Part of the difficulty of interpreting the people at the center of these viral profiles and blog posts is that all of them are artists. There’s a sacrosanct creative liberty that artists often demand and receive from the rest of us — the towering personality of the diva, for example. There’s an expectation that the actor who’s allowed to be histrionic and demanding, or the writer who’s allowed to be oversharing and impassioned, will ultimately create better art.

If artistic license is the idea that’s fueling this ongoing conversation, the bigger question is about people, not the things they create. “My plagiarist fiercely maintains her right to an artistic vision,” Dorland wrote at one point. “But don’t we bankrupt our art of its value if we don’t treat our human subjects with empathy?”

In an era where personality tests from Hogwarts houses to Myers-Briggs types are all the rage, personalities that can’t be easily labeled — that don’t fit neatly into well-understood, orderly boxes — may receive less grace than others who do. Ironically, even as society shifts toward much more nuanced understandings of neurodivergent brains, disordered personalities, and social anxieties, we sometimes fail to put that understanding into practice when confronted with the complex personalities of actual people.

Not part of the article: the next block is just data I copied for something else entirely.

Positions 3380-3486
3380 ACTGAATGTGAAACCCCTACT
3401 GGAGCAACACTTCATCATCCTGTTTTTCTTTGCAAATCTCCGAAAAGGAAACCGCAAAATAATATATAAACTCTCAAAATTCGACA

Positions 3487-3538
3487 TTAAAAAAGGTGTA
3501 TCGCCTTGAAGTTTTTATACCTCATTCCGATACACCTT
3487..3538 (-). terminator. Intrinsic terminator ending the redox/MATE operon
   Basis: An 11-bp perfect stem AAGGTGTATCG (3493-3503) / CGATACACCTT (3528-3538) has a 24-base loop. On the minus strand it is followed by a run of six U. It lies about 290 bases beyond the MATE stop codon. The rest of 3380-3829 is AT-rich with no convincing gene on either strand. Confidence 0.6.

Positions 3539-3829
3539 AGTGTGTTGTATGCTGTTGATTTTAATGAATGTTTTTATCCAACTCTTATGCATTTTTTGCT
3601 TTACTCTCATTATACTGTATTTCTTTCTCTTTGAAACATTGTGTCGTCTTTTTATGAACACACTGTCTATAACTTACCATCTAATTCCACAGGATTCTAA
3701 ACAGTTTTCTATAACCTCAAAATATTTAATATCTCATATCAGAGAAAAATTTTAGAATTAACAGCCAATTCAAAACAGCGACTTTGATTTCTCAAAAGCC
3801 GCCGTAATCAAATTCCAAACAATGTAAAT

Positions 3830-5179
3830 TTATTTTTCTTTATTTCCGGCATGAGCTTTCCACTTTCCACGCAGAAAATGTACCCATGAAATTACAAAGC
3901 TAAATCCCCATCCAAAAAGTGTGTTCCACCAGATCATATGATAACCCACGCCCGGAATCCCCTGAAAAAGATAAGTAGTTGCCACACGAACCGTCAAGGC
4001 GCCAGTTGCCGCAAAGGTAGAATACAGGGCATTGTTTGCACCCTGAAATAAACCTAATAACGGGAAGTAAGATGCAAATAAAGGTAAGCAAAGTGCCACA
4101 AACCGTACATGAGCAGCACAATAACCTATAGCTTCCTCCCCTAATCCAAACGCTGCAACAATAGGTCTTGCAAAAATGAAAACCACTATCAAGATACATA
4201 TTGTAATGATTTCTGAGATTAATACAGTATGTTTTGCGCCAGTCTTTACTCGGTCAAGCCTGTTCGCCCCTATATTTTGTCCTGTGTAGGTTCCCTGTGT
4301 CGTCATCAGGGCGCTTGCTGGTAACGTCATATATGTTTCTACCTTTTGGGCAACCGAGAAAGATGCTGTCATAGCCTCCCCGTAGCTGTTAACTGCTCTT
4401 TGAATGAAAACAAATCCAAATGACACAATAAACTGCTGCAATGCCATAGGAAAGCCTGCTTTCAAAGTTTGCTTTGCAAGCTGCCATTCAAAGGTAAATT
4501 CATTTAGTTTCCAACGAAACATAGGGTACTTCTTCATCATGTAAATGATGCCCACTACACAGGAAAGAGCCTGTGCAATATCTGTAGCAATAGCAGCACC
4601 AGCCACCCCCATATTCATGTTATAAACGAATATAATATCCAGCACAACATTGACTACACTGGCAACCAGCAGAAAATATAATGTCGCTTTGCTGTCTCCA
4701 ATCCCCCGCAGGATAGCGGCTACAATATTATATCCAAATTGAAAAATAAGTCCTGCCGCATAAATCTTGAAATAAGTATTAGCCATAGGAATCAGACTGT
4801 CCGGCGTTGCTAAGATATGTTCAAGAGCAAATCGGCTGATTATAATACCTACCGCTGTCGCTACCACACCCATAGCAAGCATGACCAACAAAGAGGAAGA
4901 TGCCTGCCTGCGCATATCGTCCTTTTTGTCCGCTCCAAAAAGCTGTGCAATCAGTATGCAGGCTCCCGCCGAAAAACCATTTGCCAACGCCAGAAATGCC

Increasingly, particularly on the internet, one of the worst things you can be is “cringe” — to be so awkward, un-self-aware, over-earnest, passionate, or guileless that you inadvertently become a target of bullying for personality traits that in effect harm no one. Not only has “cringe culture” become de rigueur on many parts of the internet, but the group experience involved in bullying or mocking anyone who happens to get categorized as cringe becomes justification for the mocking and bullying to continue. That seems to be what happened in the case of Sonya Larson’s group chat: As one brave friend eventually confessed, “When you enter a groupthink mentality where you are willing to dehumanize someone, you stop seeing them as a person.”

The assumption the rest of us tend to make in order to justify attacking the eccentrics in our midst is that they don’t know how they come across. Certainly that’s how Schulman portrays Strong — unaware that there’s a joke and that he’s the brunt of it. Perhaps that’s not the case, though. Strong, Dorland, and Pellegrino each seem to have some idea of how they’re being perceived, and to choose, despite the risk of increased mockery and pain, to continue being themselves, at their most extra and obnoxious.

Making this choice is a rite of passage for many of us — for the theater kids hamming it up, the fangirls shrieking too loudly at concerts, the excited nerds geeking out about obscure subjects, and on and on. The choice to embrace effusive displays of sincere feeling will always bring the risk of vilification. Perhaps when the next viral profile drops, we might push past the knee-jerk mockery, recognize the capacity for eccentricity in ourselves, and extend a little kindness.